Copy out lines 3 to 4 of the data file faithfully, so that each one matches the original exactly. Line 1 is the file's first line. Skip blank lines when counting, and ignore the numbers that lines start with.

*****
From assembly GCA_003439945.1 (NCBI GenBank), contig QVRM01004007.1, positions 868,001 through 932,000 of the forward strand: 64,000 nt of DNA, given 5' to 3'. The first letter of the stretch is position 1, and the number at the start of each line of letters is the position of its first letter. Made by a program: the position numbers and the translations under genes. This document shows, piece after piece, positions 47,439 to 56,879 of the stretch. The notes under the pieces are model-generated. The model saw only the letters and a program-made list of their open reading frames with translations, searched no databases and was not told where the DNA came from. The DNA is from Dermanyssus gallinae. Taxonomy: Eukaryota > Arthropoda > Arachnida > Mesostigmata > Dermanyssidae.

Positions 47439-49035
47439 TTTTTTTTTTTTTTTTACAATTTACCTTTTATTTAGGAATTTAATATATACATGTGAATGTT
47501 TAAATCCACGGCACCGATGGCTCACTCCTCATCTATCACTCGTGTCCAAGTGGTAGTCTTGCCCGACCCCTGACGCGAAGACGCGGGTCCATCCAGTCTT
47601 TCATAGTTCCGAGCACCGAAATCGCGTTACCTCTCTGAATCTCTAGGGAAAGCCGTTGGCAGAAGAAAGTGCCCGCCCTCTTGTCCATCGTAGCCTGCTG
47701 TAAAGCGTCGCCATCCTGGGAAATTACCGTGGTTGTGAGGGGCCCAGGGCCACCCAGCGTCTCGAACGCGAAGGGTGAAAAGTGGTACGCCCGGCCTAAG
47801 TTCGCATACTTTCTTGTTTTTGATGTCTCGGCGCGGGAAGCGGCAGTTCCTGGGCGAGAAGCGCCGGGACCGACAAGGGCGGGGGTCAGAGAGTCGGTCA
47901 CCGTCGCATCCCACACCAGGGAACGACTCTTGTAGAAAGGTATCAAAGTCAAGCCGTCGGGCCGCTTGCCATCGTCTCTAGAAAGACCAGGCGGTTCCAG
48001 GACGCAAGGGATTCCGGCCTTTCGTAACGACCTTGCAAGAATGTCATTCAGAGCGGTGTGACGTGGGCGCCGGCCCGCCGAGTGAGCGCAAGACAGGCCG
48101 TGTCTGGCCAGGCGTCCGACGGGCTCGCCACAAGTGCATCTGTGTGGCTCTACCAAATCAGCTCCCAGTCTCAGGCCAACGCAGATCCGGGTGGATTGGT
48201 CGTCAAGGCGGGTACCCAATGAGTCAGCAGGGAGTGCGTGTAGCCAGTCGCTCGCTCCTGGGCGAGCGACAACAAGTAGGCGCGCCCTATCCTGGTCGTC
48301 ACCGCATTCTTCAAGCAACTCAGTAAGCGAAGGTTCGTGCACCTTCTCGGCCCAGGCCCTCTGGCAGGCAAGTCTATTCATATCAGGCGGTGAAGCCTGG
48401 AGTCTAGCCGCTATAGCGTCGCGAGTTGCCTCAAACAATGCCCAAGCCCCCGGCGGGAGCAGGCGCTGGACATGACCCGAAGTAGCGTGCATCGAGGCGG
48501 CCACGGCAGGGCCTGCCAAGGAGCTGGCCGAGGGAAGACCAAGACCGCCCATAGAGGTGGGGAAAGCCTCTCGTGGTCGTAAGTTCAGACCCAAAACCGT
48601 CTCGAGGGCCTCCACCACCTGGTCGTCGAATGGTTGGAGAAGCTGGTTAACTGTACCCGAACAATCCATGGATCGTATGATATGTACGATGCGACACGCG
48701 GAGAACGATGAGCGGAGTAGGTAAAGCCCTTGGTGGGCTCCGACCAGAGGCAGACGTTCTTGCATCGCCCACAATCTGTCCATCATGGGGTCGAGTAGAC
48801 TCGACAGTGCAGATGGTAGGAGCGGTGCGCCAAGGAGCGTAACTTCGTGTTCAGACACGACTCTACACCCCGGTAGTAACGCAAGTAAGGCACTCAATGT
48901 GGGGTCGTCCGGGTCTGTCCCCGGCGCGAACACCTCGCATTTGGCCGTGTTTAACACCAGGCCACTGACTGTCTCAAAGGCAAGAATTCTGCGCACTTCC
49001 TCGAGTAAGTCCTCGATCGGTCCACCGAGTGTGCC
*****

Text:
47439 TTTTTTTTTTTTTTTTACAATTTACCTTTTATTTAGGAATTTAATATATACATGTGAATGTT
47501 TAAATCCACGGCACCGATGGCTCACTCCTCATCTATCACTCGTGTCCAAGTGGTAGTCTTGCCCGACCCCTGACGCGAAGACGCGGGTCCATCCAGTCTT